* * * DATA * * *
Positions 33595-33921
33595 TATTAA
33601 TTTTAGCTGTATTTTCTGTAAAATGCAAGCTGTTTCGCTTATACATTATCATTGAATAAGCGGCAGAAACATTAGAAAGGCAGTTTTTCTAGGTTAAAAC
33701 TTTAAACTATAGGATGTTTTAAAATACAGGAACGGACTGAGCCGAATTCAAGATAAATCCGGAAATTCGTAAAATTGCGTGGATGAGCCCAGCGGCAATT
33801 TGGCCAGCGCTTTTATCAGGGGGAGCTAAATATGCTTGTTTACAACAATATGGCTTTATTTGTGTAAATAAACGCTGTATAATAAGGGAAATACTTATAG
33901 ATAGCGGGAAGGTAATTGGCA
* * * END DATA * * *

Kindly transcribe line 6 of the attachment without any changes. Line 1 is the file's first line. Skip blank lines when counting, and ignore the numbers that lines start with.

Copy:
33901 ATAGCGGGAAGGTAATTGGCA